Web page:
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Indian authorities will require some equipment to undergo mandatory tests starting in October in a move that could hold up network deployment.
June 29, 2020
Telecom equipment in India will have to be tested under rigorous new rules as tension mounts over the use of Chinese products by the country's service providers.
From October 1, any transmission terminal gear will have to be tested by the Telecom Engineering Center, the research and development wing of the Department of Telecommunications (DoT).
Any multiplexing equipment, passive optical network (PON) broadband systems and feedback devices will need to be tested before being deployed.
The tests risk delaying the expansion of 4G networks and even the rollout of 5G infrastructure in future.
It could deal a blow to an Indian economy that has become increasingly reliant on communications networks during the coronavirus pandemic.
Telecom equipment is usually tested by global labs, with kit makers providing self-certification before it is deployed.
India introduced its own testing regime in 2010, prompted by security concerns about telecom imports, particularly from China, although rules were subsequently relaxed.
A project to set up an in-house testing lab has been delayed several times in the past, but recent tension on the India-China border has put the issue at the forefront of policymaking.
Recently, the government barred state-owned telcos BSNL and MTNL from using equipment made by Huawei and ZTE, two Chinese vendors. The move was said to be in keeping with an Indian policy to be "Atmanirbhar," or self-reliant, as much as possible.
At the same time, India has started to check consignments arriving from China and Hong Kong, including smartphones and other devices.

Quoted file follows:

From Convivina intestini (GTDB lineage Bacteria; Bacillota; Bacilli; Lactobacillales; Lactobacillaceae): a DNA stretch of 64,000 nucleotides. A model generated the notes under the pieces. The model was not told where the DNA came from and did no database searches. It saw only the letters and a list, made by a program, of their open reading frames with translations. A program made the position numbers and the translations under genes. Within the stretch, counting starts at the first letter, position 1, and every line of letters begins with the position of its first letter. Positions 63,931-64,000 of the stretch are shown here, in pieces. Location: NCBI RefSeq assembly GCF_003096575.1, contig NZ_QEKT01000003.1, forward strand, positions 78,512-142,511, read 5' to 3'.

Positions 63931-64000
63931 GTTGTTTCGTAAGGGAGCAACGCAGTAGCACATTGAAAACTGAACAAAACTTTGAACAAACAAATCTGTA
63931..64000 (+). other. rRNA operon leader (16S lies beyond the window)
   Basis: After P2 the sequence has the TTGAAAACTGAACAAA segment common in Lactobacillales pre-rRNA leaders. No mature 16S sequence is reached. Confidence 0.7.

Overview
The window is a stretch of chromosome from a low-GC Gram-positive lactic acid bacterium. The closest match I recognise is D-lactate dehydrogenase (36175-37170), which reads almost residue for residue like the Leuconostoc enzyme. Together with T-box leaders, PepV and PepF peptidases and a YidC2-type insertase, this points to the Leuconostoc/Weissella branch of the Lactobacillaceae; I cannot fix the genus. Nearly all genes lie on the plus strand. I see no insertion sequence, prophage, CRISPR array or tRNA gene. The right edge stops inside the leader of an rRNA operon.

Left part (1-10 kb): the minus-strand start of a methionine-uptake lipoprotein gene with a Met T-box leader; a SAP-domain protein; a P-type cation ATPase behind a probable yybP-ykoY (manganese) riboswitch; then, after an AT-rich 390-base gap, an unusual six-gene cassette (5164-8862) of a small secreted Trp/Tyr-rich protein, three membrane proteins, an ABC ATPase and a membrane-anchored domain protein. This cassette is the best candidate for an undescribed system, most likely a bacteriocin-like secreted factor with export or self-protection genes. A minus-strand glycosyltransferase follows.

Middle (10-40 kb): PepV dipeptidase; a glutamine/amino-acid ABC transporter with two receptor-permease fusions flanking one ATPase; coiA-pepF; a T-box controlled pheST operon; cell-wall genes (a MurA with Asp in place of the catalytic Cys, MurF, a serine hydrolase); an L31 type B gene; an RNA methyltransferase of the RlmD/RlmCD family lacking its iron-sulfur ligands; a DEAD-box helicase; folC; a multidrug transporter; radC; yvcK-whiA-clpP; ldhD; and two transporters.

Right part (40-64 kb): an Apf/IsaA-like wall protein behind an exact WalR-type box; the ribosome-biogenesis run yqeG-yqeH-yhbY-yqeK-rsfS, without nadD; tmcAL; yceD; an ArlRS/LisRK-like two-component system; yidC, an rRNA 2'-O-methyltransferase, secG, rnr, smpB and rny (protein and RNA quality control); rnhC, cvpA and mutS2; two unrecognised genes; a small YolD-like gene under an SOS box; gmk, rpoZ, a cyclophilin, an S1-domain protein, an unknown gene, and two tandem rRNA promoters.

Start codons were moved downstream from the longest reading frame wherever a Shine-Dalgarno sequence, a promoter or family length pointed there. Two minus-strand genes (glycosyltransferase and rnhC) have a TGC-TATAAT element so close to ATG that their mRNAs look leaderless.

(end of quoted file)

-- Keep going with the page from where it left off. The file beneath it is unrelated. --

In the last financial year, India imported goods worth $70.3 billion from China.
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The DoT also seems to be working on provisions that would require vendors to provide source code for every item of equipment deployed. The measure is seen as part of the government's renewed focus on network security.
Vendors are uncomfortable with the rule because source code is commercially sensitive. Sweden's Ericsson has written to authorities to express concern about the move, according to reports.
It is still unclear if that rule would apply to all vendors or only those based in India.
Huawei last year opened a cybersecurity lab in Belgium allowing customers to review the source code of network gear. The Chinese vendor has been trying to address security concerns over the use of its equipment.
— Gagandeep Kaur, contributing editor, special to Light Reading
Read more about:Asia
With more than a decade of experience, Gagandeep Kaur Sodhi has worked for the most prominent Indian communications industry publications including Dataquest, Business Standard, The Times of India, and Voice&Data, as well as for Light Reading. Delhi-based Kaur, who has knowledge of and covers a broad range of telecom industry developments, regularly interacts with the senior management of companies in India's telecom sector and has been directly responsible for delegate and speaker acquisition for prominent events such as Mobile Broadband Summit, 4G World India, and Next Generation Packet Transport Network.
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